Temple University Press

Temple University Press. Xuxa: The Mega-Marketing of Gender, Race, and Modernity is a book by Amelia Simpson written in 1993. Amelia Jones originally from Durham, North Carolina is an American art historian, art theorist, art critic, author, professor and curator.

Xuxa (SHOO-sha), a former Playboy model and soft-porn movie actress, is Brazil's mass media megastar whose children's television show reaches millions of people in Latin America and the United States. Amelia Simpson explores how the blond sex symbol emerged in the 1980s to become a cultural icon of extraordinary authority throughout the Americas. Although Xuxa's show is aimed at younger audiences, the images she projects inform television viewers of all ages about what constitutes happiness, beauty, and success. Simpson's colorful analysis argues that Xuxa's representation of femininity, her privileging of a white ideal of beauty, and her promotional approach to culture perpetuate inequality on an unprecedented scale.Backed by Brazil's powerful TV Globo, the fourth largest commercial network in the world, Xuxa has built an empire by relentlessly marketing images that affirm the status quo of gender and race in Brazil. The phenomenal response to the star reflects the complicity of mass audiences eager to celebrate her deeply compromised representations of gender, race, and modernity. In exploring the meaning behind the myth that is Xuxa, the author examines the ingredients of her stardom, including her long-term relationship with Brazil's soccer idol, Pele, and the careful manufacture of a sexually suggestive style juxtaposed with juvenile entertainment. The book discusses the numerous Xuxa clones who reinforce her messages, and the 1991 kidnapping episode that exposed some of the contradictions the star's image embodies and accelerated her pursuit of television opportunities in the United States.Simpson's book is the first to examine the virtually unchallenged figure of Xuxa, whose story unfolds in the symbolic territory of blond sex symbols worldwide.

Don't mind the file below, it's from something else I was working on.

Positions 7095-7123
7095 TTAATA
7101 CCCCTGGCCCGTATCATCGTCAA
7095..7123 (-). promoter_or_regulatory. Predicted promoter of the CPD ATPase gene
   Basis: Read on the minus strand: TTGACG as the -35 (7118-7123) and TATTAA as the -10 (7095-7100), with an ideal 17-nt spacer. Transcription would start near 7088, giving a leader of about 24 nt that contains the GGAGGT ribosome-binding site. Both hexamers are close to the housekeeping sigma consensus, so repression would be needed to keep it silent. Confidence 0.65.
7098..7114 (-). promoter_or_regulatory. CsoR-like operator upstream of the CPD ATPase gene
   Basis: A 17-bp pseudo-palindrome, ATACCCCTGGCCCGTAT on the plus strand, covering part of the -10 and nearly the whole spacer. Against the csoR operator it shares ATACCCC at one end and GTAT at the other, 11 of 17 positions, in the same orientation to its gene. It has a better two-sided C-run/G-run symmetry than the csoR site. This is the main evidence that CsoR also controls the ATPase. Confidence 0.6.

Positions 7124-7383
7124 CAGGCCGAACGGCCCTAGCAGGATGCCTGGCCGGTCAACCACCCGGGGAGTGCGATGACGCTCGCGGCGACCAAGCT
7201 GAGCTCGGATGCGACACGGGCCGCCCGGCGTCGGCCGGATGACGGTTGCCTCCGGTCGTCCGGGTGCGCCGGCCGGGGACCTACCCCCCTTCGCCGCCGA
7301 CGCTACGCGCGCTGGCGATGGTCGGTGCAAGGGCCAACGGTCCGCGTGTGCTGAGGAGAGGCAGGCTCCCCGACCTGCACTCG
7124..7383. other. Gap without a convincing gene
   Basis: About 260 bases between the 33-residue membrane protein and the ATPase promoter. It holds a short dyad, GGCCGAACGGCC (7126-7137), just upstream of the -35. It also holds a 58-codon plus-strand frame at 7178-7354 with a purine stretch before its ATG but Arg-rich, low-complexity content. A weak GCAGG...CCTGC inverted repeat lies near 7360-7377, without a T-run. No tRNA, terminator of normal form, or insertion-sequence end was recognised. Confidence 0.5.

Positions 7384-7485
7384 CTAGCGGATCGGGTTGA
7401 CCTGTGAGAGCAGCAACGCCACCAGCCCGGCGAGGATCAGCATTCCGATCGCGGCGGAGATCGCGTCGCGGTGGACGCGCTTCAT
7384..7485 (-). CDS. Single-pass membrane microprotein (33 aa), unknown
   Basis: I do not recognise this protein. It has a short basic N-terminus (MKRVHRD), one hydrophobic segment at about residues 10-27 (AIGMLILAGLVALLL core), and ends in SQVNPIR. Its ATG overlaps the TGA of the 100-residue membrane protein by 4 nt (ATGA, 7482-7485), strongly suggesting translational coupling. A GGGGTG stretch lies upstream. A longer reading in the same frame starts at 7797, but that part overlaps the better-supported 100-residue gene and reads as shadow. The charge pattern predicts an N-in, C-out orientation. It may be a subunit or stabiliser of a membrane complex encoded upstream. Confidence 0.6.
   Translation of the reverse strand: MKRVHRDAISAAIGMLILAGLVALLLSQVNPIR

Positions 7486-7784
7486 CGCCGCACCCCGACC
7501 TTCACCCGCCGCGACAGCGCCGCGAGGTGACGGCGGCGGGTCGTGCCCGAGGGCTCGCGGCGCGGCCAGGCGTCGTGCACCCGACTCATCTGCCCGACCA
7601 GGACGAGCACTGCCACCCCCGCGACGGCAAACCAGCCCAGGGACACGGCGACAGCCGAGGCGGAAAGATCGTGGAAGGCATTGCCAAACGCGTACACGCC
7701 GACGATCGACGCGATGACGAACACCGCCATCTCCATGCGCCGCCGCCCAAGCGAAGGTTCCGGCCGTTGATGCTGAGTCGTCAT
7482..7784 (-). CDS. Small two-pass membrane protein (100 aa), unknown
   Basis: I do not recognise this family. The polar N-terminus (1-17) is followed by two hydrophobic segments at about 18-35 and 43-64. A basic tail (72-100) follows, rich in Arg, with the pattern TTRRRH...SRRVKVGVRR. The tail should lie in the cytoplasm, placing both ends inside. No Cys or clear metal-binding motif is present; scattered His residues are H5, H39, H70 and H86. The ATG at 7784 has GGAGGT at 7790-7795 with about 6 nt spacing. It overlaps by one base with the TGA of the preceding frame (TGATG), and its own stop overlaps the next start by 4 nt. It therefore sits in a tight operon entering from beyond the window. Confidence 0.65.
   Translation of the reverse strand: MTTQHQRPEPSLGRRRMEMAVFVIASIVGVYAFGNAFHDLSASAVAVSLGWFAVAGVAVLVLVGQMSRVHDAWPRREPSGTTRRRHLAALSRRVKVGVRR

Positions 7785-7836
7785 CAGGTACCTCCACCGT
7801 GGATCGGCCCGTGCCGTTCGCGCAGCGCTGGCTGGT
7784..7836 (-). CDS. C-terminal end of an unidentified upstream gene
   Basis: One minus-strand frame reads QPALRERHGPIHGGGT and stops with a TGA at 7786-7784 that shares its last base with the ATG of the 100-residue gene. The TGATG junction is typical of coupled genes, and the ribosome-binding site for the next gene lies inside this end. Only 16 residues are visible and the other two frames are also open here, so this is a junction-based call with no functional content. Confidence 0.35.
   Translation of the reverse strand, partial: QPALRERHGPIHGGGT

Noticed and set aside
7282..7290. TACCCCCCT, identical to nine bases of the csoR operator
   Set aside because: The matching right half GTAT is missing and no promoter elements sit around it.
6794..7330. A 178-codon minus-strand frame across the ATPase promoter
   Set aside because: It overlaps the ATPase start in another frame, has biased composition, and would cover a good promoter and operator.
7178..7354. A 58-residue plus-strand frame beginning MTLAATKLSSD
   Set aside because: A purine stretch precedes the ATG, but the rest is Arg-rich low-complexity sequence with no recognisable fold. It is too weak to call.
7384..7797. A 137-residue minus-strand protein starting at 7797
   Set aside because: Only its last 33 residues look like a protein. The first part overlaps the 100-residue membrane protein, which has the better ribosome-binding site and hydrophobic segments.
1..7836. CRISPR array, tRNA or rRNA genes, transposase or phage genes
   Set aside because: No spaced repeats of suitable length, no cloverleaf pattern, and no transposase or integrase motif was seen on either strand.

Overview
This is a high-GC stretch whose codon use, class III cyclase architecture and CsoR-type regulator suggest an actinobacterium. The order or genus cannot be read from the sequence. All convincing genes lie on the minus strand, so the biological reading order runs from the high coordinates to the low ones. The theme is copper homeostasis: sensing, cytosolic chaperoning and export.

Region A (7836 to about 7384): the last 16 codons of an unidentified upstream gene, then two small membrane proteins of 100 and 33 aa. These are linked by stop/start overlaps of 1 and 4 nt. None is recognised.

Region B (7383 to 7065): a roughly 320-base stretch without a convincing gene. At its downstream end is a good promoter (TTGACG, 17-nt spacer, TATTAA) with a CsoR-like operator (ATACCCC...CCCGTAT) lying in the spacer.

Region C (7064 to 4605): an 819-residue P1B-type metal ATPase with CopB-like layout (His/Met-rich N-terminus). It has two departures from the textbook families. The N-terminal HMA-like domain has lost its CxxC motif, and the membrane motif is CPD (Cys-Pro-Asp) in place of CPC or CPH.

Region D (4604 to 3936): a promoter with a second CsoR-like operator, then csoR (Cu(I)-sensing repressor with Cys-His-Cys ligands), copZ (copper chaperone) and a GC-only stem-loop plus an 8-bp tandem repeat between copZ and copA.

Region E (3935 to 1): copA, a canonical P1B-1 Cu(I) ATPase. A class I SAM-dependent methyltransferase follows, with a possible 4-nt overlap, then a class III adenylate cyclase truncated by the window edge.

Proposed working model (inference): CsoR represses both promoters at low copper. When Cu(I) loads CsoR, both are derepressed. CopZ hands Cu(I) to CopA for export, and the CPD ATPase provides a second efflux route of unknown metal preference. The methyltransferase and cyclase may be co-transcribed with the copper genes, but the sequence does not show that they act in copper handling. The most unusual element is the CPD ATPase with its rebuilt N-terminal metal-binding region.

Fenrikree
Amelia did a great job providing insight into the making of the Rainha do baxhinos.
Porgisk
Xuxa's syndicated show on American TV may have been a flop,
but this scholarly book remains an interesting study of the
Brazilian entertainer. Amelia Simpson interleaves biographical
information with background material on the Brazilian
entertainment industry, combined with a very insightful
analysis of Xuxa's incredible fame among the impoverished
populations of South America.

At times the writing comes across a little bit like a thesis
composed by an overly earnest grad student. This has, to
some extent, the odd effect of legitimizing Xuxa's appeal
as transcending that of a mere pop culture icon. If anybody
was truly qualified to play Evita, it is Xuxa. She was,
after all, born very close to the border of Argentina.
Saimath
Don't blame Xuxa for Brazil's problems. They are the result of American corporate fascism's take-over of the country. The screed of American feminist puritanism is a joke. They hate Xuxa because she loves children instead of aborting them.
saafari
Muito bom. Estou muito satisfeito com a compra.